Court: Hospitals can be held responsible for employee abuse | Health

VENTURA, Calif. (AP) — A state appeals court Tuesday said a Southern California hospital can be held responsible for sexual abuse by an employee and upheld a jury’s $6.75 million in damages for two elderly patients who were abused in a psychiatric hospital.

The Second Circuit Court of Appeals also ruled that awards for pain and suffering to victims age 65 or older are not subject to California’s $250,000 limit in medical malpractice cases.

The case involved a civil suit against Aurora Vista del Mar, a mental health facility in Ventura, and one of its mental health workers.

The court said the worker was hired despite a history of sexual misconduct and had sex with both women when he was left alone with them in their rooms, the San Francisco Chronicle reported.

Although the jury put 35% of the blame on the staff member and the rest on the hospital and its owner. The court said an employer can be held fully responsible if workplace conditions or neglect are a cause of sexual abuse.

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Psychiatric patients are particularly vulnerable to abuse, and the evidence showed that Aurora Vista del Mar and its owner, Signature Healthcare Services, “operated the hospital recklessly and maliciously to make what happened almost inevitable,” Judge Arthur said Gilbert in the 3-0 decision.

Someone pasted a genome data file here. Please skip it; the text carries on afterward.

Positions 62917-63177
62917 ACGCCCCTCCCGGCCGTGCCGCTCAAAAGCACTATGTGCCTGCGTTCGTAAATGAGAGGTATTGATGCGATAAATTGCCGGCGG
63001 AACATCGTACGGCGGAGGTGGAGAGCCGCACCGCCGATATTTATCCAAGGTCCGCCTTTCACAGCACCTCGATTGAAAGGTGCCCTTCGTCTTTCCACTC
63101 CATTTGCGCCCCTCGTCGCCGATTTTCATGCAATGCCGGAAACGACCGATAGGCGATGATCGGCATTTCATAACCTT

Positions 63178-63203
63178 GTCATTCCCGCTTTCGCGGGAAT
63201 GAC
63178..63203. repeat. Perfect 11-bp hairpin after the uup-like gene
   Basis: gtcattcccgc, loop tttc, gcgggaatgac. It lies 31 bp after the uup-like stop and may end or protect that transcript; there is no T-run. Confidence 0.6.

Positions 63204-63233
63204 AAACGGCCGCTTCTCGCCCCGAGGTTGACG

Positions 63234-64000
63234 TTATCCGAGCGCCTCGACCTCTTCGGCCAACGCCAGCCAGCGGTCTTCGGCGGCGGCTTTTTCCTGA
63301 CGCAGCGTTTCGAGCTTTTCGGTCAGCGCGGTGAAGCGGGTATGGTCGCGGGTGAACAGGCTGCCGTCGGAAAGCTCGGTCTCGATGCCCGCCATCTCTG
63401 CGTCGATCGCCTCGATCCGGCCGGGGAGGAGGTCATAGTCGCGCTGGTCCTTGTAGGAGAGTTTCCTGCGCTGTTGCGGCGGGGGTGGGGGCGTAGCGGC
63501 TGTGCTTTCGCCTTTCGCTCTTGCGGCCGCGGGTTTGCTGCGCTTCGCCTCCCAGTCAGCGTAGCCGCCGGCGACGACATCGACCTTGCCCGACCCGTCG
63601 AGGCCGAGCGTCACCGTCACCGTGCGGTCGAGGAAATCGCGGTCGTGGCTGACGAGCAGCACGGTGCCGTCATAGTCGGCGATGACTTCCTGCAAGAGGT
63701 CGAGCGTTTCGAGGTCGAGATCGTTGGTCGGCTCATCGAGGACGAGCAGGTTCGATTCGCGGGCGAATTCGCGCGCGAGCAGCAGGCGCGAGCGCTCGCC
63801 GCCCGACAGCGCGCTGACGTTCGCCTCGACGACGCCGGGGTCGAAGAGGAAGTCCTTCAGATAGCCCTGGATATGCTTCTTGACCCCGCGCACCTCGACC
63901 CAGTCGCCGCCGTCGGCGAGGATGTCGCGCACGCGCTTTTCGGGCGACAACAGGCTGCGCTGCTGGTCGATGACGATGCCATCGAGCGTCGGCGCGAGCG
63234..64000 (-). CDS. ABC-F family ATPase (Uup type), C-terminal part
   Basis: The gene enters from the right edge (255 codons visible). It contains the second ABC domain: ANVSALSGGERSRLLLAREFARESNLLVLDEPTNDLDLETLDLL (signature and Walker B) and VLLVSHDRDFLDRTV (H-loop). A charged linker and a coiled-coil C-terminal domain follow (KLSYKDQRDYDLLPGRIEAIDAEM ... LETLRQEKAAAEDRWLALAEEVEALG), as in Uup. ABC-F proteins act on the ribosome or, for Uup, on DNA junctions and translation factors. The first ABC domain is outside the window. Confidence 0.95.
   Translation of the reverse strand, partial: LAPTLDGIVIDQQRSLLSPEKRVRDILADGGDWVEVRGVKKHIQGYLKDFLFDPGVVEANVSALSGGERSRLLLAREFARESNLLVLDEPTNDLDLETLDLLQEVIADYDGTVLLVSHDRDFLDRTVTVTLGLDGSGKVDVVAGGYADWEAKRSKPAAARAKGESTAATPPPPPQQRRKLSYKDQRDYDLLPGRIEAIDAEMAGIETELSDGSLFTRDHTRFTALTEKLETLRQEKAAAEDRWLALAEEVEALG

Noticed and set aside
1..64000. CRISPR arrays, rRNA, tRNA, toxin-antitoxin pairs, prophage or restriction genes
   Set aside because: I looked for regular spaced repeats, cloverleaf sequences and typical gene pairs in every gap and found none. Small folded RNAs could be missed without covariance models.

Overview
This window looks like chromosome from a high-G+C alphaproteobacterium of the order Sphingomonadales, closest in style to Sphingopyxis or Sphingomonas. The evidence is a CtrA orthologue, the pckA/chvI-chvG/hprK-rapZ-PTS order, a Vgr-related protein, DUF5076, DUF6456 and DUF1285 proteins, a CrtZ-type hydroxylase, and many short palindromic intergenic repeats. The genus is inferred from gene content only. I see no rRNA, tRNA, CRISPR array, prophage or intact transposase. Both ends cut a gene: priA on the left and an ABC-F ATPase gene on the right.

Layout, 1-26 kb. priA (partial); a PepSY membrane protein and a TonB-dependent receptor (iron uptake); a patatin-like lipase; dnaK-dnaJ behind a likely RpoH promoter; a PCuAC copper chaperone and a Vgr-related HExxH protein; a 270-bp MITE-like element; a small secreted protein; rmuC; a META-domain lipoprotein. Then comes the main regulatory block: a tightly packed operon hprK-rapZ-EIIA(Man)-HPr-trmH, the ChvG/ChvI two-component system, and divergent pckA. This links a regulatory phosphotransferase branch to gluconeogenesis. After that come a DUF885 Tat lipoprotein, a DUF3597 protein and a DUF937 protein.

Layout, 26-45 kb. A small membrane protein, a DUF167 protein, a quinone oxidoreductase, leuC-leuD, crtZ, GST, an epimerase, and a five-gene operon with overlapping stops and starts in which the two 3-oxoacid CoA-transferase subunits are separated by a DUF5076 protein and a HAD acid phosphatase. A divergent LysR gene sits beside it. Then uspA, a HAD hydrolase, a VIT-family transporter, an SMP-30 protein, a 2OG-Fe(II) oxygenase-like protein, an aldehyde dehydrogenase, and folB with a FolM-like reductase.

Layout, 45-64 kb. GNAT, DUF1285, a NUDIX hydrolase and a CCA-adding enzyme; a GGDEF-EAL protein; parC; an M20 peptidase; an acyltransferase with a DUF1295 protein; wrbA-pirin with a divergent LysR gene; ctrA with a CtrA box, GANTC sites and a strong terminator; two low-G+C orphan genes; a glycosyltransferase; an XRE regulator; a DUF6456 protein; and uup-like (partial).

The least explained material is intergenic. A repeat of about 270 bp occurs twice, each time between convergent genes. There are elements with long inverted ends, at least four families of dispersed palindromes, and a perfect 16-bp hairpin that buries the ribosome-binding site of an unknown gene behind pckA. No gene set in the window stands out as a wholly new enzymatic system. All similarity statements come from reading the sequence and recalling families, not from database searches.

Messages left asking for comment from officials at Signature Healthcare and Aurora Vista del Mar were not immediately returned Tuesday.

Although employers can be held responsible for harm caused by their employees, the Chronicle says, they have generally not been required to pay damages for sexual abuse, which courts have classified as individual conduct. But the court said a stricter standard may apply to hospitals, particularly psychiatric hospitals.

The court ordered a retrial to determine whether the hospital should pay all damages, the newspaper reported.

Copyright 2022 The Associated Press. All rights reserved. This material may not be published, broadcast, transcribed or redistributed without permission.

Updated: April 6, 2022 — 3:11 am

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